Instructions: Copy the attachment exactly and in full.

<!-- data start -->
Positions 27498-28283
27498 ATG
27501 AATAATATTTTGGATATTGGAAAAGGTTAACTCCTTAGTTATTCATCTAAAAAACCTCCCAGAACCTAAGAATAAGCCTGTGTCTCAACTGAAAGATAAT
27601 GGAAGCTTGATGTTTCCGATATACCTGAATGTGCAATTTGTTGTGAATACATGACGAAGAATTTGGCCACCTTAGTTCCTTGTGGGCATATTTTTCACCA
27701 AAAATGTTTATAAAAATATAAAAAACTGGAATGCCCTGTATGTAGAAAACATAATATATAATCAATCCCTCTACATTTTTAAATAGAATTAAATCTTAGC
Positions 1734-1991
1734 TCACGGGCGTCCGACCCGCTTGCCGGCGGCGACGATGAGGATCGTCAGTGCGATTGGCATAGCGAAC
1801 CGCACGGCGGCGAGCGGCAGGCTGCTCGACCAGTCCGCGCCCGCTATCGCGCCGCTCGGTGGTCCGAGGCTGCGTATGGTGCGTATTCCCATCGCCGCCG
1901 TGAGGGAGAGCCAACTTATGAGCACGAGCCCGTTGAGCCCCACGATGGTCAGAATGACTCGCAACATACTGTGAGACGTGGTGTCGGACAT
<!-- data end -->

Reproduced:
Positions 27498-28283
27498 ATG
27501 AATAATATTTTGGATATTGGAAAAGGTTAACTCCTTAGTTATTCATCTAAAAAACCTCCCAGAACCTAAGAATAAGCCTGTGTCTCAACTGAAAGATAAT
27601 GGAAGCTTGATGTTTCCGATATACCTGAATGTGCAATTTGTTGTGAATACATGACGAAGAATTTGGCCACCTTAGTTCCTTGTGGGCATATTTTTCACCA
27701 AAAATGTTTATAAAAATATAAAAAACTGGAATGCCCTGTATGTAGAAAACATAATATATAATCAATCCCTCTACATTTTTAAATAGAATTAAATCTTAGC
Positions 1734-1991
1734 TCACGGGCGTCCGACCCGCTTGCCGGCGGCGACGATGAGGATCGTCAGTGCGATTGGCATAGCGAAC
1801 CGCACGGCGGCGAGCGGCAGGCTGCTCGACCAGTCCGCGCCCGCTATCGCGCCGCTCGGTGGTCCGAGGCTGCGTATGGTGCGTATTCCCATCGCCGCCG
1901 TGAGGGAGAGCCAACTTATGAGCACGAGCCCGTTGAGCCCCACGATGGTCAGAATGACTCGCAACATACTGTGAGACGTGGTGTCGGACAT